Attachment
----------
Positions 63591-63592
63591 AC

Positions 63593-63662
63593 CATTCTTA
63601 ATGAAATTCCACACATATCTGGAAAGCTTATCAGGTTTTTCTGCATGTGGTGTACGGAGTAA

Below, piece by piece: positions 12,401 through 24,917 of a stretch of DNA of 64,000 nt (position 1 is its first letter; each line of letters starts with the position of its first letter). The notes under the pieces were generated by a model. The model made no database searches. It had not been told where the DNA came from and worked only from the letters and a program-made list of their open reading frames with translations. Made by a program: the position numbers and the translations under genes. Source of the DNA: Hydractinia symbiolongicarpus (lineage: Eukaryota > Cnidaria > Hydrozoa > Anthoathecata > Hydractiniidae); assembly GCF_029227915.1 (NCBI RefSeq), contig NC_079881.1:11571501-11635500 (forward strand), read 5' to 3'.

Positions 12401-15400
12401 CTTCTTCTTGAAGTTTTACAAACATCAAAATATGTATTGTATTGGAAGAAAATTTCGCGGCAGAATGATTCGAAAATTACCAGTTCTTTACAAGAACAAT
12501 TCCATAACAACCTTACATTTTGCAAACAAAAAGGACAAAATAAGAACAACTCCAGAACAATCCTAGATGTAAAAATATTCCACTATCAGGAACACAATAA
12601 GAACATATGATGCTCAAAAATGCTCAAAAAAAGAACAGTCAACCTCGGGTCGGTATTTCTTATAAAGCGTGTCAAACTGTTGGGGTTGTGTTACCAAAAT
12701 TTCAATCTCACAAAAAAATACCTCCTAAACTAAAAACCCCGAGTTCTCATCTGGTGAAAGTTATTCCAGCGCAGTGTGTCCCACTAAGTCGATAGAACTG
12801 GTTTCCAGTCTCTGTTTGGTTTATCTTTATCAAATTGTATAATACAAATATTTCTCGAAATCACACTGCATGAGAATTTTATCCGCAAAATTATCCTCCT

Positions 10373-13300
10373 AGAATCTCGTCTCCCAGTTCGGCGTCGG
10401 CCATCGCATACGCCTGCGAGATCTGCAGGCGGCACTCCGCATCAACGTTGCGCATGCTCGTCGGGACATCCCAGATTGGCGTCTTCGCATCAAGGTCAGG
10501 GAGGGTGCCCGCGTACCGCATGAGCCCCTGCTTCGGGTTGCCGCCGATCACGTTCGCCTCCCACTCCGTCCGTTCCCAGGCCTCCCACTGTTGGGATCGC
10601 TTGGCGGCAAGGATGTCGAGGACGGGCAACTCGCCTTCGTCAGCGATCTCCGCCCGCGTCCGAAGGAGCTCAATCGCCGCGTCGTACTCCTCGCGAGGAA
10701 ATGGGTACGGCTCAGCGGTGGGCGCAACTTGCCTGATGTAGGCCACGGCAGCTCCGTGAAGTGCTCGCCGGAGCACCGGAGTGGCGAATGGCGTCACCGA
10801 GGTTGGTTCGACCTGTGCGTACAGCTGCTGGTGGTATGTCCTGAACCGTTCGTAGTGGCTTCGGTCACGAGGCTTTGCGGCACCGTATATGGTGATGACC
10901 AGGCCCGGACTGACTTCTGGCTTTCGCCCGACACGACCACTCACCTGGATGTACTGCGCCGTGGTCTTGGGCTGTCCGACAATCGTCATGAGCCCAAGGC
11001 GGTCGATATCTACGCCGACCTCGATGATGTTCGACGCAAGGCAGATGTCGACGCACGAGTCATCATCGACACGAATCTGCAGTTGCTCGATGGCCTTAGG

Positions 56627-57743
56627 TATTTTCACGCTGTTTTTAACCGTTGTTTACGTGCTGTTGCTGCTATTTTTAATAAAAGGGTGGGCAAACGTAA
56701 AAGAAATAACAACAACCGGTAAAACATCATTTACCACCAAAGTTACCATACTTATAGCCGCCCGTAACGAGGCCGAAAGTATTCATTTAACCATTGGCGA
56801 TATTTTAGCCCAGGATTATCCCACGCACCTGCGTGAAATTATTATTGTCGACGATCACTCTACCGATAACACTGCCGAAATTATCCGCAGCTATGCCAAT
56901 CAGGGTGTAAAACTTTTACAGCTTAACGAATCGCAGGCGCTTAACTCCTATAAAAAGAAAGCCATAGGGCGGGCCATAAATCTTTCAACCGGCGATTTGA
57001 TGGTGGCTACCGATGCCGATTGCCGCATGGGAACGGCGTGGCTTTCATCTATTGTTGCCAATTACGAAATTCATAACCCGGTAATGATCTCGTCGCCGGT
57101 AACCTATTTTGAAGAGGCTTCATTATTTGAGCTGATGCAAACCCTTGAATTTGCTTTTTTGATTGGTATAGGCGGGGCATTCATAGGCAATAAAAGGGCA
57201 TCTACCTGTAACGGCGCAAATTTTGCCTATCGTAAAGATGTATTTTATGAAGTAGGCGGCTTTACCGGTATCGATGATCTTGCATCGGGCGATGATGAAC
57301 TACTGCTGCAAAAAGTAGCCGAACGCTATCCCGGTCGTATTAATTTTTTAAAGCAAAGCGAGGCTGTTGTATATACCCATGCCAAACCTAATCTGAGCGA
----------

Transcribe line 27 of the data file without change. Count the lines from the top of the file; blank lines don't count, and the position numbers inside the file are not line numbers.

57001 TGGTGGCTACCGATGCCGATTGCCGCATGGGAACGGCGTGGCTTTCATCTATTGTTGCCAATTACGAAATTCATAACCCGGTAATGATCTCGTCGCCGGT